If AI has proven to be an important tool for progress in face-to-face education, imagine expanding these same benefits to more remote areas and reaching, on a large scale, groups that for geographical, political, or cultural reasons are far away. Distance learning (DL) platforms are already a reality in corporate education and in traditional education. Their benefits are absorbed into modern society. Adaptive distance learning platforms that use artificial intelligence are more sophisticated and already exist in countries such as the UK, Sweden, and the US. With this, they have transformed the ability to teach, bringing more playful and participatory methodologies, bringing together the benefits of AI with the massification of ED to different regions. Within the combined AI and DL platforms, classes and activities are offered, and the student is accompanied in all its processes. The systematization and analysis of collected data are passed on to the teacher to follow the progress of the student who, with this data, is able to make more informed decisions. Therefore, for the school, these combined platforms work as educational support with the data collected. For the student, they are used as an aid in certain subjects.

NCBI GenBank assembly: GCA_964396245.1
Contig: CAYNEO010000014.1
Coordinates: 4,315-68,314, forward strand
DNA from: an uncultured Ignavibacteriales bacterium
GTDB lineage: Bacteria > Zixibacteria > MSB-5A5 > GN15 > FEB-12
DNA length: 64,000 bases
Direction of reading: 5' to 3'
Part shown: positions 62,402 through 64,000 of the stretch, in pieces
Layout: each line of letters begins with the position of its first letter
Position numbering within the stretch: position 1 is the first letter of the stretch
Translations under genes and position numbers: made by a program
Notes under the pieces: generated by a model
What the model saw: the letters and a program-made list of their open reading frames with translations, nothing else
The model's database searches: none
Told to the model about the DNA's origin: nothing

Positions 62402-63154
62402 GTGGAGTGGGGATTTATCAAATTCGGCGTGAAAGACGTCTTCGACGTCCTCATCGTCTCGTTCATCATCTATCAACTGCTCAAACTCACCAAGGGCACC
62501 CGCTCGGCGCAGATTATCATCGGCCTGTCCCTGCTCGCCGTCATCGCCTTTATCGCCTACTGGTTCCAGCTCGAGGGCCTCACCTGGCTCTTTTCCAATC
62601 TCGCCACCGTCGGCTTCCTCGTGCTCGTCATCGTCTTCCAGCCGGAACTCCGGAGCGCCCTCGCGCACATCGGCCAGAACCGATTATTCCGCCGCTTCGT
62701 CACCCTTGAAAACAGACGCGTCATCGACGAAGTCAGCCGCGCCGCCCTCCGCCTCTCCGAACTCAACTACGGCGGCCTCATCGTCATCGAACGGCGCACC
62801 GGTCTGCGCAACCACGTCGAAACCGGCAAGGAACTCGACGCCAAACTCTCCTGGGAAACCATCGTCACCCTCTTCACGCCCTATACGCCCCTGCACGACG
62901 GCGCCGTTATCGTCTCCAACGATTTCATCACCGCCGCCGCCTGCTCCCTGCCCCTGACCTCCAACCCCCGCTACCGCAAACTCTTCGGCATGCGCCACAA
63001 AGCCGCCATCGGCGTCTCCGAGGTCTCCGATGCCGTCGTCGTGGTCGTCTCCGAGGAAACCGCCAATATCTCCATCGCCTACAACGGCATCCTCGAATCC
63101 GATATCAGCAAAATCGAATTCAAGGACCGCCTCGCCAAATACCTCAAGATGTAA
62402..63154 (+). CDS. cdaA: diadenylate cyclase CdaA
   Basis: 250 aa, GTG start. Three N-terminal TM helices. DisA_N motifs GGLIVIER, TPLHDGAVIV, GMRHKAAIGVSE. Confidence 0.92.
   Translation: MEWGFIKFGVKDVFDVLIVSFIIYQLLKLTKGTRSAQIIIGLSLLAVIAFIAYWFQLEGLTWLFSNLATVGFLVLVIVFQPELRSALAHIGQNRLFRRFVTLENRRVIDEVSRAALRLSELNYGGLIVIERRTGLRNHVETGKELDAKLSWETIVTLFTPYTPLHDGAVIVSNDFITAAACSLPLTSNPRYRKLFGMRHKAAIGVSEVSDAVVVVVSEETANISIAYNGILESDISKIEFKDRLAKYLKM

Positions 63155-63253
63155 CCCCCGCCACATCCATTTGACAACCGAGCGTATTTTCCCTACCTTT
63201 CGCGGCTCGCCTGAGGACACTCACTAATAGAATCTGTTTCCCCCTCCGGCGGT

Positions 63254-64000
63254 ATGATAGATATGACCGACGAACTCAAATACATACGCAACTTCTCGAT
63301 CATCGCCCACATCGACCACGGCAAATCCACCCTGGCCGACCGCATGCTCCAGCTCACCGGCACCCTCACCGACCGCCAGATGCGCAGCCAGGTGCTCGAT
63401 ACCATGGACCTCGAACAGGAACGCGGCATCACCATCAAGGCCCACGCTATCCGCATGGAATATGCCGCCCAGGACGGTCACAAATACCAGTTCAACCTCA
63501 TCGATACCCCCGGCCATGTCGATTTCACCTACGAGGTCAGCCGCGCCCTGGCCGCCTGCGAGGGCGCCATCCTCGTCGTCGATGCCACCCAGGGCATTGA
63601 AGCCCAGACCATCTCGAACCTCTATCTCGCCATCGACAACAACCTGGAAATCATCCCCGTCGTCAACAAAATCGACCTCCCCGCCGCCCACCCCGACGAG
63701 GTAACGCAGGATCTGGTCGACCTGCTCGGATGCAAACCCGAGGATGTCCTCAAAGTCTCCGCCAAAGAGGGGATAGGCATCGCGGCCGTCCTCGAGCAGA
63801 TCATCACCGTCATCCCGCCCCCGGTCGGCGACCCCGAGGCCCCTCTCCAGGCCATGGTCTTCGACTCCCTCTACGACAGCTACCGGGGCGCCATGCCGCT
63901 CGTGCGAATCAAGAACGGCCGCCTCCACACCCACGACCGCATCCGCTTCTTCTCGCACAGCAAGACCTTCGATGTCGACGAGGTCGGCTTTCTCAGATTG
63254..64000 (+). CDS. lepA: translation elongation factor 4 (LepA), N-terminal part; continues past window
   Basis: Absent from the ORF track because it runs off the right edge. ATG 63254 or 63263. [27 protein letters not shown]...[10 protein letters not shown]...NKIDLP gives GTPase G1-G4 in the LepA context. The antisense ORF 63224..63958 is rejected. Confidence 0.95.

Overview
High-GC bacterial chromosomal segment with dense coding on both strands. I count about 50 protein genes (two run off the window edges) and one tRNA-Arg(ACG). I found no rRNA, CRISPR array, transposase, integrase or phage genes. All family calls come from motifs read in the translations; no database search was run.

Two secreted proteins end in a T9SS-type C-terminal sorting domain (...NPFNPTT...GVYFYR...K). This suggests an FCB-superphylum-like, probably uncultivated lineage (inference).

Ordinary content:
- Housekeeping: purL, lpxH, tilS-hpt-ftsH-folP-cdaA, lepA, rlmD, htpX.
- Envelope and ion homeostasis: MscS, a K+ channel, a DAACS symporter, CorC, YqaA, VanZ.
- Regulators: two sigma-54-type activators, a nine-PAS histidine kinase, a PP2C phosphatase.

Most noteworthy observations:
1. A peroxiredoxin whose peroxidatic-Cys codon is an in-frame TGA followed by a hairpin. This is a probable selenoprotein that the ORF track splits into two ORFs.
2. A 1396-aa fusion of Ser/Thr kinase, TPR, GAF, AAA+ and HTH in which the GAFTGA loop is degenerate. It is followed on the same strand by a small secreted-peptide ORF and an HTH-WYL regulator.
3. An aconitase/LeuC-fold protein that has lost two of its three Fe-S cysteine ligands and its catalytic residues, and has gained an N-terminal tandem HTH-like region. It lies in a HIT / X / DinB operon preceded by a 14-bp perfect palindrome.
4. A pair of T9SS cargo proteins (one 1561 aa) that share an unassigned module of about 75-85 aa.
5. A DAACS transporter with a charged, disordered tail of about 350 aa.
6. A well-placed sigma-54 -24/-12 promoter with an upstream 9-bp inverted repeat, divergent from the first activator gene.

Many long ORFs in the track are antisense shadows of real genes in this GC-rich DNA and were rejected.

An ally against dropouts, absences and delays

There are also other ways to employ AI and ED in the educational field. Applications that identify potential dropout behavior by collecting and analyzing data such as attendance, tardiness, engagement in courses. Data that studies language, gestures, and physiological signals that the human body displays. These data identify signs of mood and depression in students and create ways to combat this self-sabotage of learning that students end up performing unconsciously. They are also able to analyze the characteristics of a student who is prone to drop out of the course, warning the tutor of this propensity, and activate the platform's own incentive tools to try to re-engage this student.

AI and EAD also help in the formation of groups of teachers to ponder on which training is most suitable to each individual's productivity, something that is often not accurately identified within the classroom.

The use of a wider network of analysis and data provides benefits in managing large groups and helps the learning process as a whole, even in environments where it would not be possible to be present, such as historical, or geographically inaccessible environments. They enable students to interact with the simulated environments, providing a degree of abstraction and reflection that an expository lecture could not.

All this already exists and is achievable in countries with the most deficient basic education. Thus, the use of artificial intelligence combined with the reachability of distance education platforms forms an exponential technological partnership capable of reducing educational inequalities around the world.